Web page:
How should I take aspirin?
Use this medication exactly as directed on the label, or as it has been prescribed by your doctor. Do not use the medication in larger or smaller amounts, or use it for longer than recommended.
Take this medication with a full glass of water.
Taking aspirin with food or milk can lessen stomach upset. Enteric-coated aspirin is specially formulated to be gentle on your stomach, but you may take it with food or milk if desired.
Do not crush, chew, break, or open an enteric-coated or extended-release pill. Swallow the pill whole. The enteric-coated pill has a special coating to protect your stomach. Breaking the pill could damage this coating. The extended-release tablet is specially made to release medicine slowly in the body. Breaking this pill would cause too much of the drug to be released at one time.
The chewable tablet form of aspirin must be chewed before swallowing.
Keep the orally disintegrating tablet in its package until you are ready to take the medicine. Open the package and peel the back cover from the tablet. Using dry hands, place the tablet into your mouth. It will begin to dissolve right away, without water. Do not swallow the tablet whole. Allow it to dissolve in your mouth without chewing.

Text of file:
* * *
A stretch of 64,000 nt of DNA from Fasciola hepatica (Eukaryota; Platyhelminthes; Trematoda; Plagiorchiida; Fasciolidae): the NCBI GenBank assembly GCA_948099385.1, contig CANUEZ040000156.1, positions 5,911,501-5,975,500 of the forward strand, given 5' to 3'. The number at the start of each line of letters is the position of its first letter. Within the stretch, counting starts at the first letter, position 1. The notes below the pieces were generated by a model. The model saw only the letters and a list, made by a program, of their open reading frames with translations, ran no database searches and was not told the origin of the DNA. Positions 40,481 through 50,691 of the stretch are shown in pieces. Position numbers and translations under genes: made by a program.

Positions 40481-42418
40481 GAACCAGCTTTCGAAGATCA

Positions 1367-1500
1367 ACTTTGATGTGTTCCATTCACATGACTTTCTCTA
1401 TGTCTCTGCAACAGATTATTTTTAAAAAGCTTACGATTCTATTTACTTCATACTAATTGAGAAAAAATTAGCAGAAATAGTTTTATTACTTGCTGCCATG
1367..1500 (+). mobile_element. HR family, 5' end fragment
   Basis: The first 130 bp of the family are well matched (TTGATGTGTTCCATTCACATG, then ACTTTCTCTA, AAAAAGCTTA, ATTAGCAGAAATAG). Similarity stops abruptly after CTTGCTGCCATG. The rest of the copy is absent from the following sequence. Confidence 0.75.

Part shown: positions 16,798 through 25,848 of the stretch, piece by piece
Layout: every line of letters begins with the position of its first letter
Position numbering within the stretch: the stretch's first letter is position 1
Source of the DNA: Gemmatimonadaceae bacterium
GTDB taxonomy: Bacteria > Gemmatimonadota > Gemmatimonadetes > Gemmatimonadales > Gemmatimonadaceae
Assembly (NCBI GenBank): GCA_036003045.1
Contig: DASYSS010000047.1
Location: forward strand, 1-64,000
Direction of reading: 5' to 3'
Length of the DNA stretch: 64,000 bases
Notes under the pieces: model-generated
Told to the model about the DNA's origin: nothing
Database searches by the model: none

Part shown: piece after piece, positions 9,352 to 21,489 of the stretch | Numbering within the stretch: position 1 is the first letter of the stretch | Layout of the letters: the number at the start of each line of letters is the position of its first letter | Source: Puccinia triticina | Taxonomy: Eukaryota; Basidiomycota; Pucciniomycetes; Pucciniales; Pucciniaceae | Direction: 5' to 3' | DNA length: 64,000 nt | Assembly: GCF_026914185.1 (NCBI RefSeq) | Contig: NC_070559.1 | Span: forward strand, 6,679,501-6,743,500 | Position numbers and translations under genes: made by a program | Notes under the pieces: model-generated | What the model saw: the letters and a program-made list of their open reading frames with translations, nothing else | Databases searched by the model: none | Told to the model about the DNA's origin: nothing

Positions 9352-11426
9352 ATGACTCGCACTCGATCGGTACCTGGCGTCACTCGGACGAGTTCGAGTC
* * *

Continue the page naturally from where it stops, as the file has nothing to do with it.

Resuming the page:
If you need to have any type of surgery, tell the surgeon ahead of time that you are taking aspirin. You may need to stop using the medicine for a short time.
Do not take this medication if you smell a strong vinegar odor in the aspirin bottle. The medicine may no longer be effective.
Store aspirin at room temperature away from moisture and heat.
What happens if I miss a dose?
Since aspirin is often used as needed, you may not be on a dosing schedule. If you are using the medication regularly, take the missed dose as soon as you remember. If it is almost time for the next dose, skip the missed dose and wait until your next regularly scheduled dose. Do not use extra medicine to make up the missed dose.
What happens if I overdose?
Seek emergency medical attention if you think you have used too much of this medicine.
Overdose symptoms may include ringing in your ears, headache, nausea, vomiting, dizziness, confusion, hallucinations, rapid breathing, fever, seizure (convulsions), or coma.